The lifelong consultant in Shaw also heightened operational efficiency for the organization. In eight years, THA transformed into a process-oriented organization in pursuit of the Baldrige National Quality Award — the highest level of national recognition for performance excellence that a U.S. organization can receive. Under Shaw’s leadership, THA modernized programs, pursuing new technologies, expanded educational opportunities and stayed on the cutting edge of innovations and communications to ultimately benefit hospitals and the patients they serve.
Piece by Piece
When asked to recall the most significant challenges in health care that he saw during his career, Shaw chuckles. “As long as I can go in reverse chronological order.”
“There has been no health care challenge greater than working in this COVID-19 environment because of the drain on resources, especially on human capital,” Shaw says. “Unlike a hurricane, everyone in the state, country and world were looking for the same resources at a time when supplies were not accessible.”
The global pandemic put the work of hospitals and health care workers in the spotlight. And most recently, Texas’ notoriously challenging political landscape made a for an interesting legislative session, following by three special sessions. During this time, Shaw championed advocacy efforts to dismantle Medicaid Fiscal Accountability Rule, extend the Medicaid 1115 Waiver and expand health care coverage for uninsured Texans. Even in his last months at the helm, Shaw kept THA at the forefront of the conversation surrounding COVID-19 vaccine mandates for employers, insisting that hospitals should retain the right to mandate vaccines.
“Over the past eight years, and especially since the pandemic struck our lives, Ted has managed Texas-sized challenges with a passion, caring and commitment of equal size,” says Rick Pollack, president and CEO of the American Hospital Association. “He has demonstrated what a strong state association can do, and it has been an honor and privilege to be a partner with him in serving Texas hospitals and health systems.”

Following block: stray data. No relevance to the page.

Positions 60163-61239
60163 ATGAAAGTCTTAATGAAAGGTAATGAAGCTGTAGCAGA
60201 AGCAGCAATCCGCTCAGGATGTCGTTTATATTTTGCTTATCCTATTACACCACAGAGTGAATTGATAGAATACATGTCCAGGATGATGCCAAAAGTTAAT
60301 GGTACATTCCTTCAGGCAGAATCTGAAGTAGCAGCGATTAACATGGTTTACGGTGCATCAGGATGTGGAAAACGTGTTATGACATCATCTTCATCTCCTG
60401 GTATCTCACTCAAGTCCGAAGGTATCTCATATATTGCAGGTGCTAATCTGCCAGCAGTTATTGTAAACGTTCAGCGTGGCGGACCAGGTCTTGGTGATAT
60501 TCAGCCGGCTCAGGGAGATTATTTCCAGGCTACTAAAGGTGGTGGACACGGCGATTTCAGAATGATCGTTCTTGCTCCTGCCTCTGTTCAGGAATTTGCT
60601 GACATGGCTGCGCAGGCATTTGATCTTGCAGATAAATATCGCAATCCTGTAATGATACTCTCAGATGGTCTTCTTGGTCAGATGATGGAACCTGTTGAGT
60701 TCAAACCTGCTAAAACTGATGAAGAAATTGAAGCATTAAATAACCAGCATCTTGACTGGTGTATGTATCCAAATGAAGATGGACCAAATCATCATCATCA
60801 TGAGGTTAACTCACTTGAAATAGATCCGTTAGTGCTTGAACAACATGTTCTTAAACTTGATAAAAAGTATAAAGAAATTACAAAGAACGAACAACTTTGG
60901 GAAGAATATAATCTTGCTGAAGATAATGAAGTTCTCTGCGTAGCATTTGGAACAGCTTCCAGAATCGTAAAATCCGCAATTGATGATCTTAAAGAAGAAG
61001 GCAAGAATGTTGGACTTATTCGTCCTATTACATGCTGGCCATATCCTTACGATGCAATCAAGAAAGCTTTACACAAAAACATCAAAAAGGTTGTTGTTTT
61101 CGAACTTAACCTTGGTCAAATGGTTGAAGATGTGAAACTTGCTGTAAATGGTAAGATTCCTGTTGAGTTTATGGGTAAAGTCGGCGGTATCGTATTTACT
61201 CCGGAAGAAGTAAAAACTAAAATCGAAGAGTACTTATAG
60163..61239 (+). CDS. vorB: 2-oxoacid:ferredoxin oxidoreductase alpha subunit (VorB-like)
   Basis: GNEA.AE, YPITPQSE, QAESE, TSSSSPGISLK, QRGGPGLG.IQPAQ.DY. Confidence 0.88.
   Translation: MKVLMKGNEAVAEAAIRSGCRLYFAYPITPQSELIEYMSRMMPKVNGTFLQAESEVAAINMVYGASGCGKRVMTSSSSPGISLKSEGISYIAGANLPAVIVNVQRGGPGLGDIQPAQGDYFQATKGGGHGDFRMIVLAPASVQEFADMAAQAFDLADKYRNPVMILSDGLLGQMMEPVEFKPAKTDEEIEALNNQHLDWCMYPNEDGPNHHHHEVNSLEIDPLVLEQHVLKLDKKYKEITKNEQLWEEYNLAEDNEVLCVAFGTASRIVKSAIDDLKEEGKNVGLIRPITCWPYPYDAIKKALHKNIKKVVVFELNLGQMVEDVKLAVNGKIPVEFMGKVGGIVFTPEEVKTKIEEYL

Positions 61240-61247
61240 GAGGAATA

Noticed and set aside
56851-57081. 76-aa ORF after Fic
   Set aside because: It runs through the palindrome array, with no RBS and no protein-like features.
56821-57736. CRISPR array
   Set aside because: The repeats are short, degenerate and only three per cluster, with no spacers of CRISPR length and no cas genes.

“I think our best example of success was how the THA team performed through the pandemic in terms of advocating for our members, being there for them and communicating with them,” Shaw says. “And I know we’ve been an example for other state hospital associations to follow.”
His advice for health care leaders who remain on the front lines of the pandemic: approach your problems piece by piece and prioritize issues rather than taking on the pandemic as a whole. “And, of course, always do what’s right for the patient.”
The Road Ahead
The decision to retire is a difficult one, particularly for a CEO. When times are tough, they can’t leave. And when times are good, they don’t want to leave. Getting the timing right is essential, a responsibility that Shaw took to heart. His original plan was to retire in the summer of 2021, but he dutifully remained to ensure THA was well out of the 2021 legislative session and the subsequent special sessions before leaving.
“I’ll hate leaving, but by the same token I’ve seen my grandkids twice in two years, and that’s just not enough. I really look forward to spending time with my wife. Although I used to spend 60 to 80% of my time on the road, so I hope I don’t get in her way,” Shaw jokes.
While he’s looking forward to spending lots of time with family and getting back to traveling, Shaw’s passion for partnering with hospitals will remain with him forever. Those who will miss his sound advice on operational best practices, leadership or advocacy don’t need to worry. His retirement plans also include advising fellow health care leaders who need a listening ear.
“I’d love to be that friend who colleagues can bounce ideas off. I want to be a sounding board for those who need some support finding their way forward,” says Shaw.
“My door is always open — just with slightly different hours of operation.”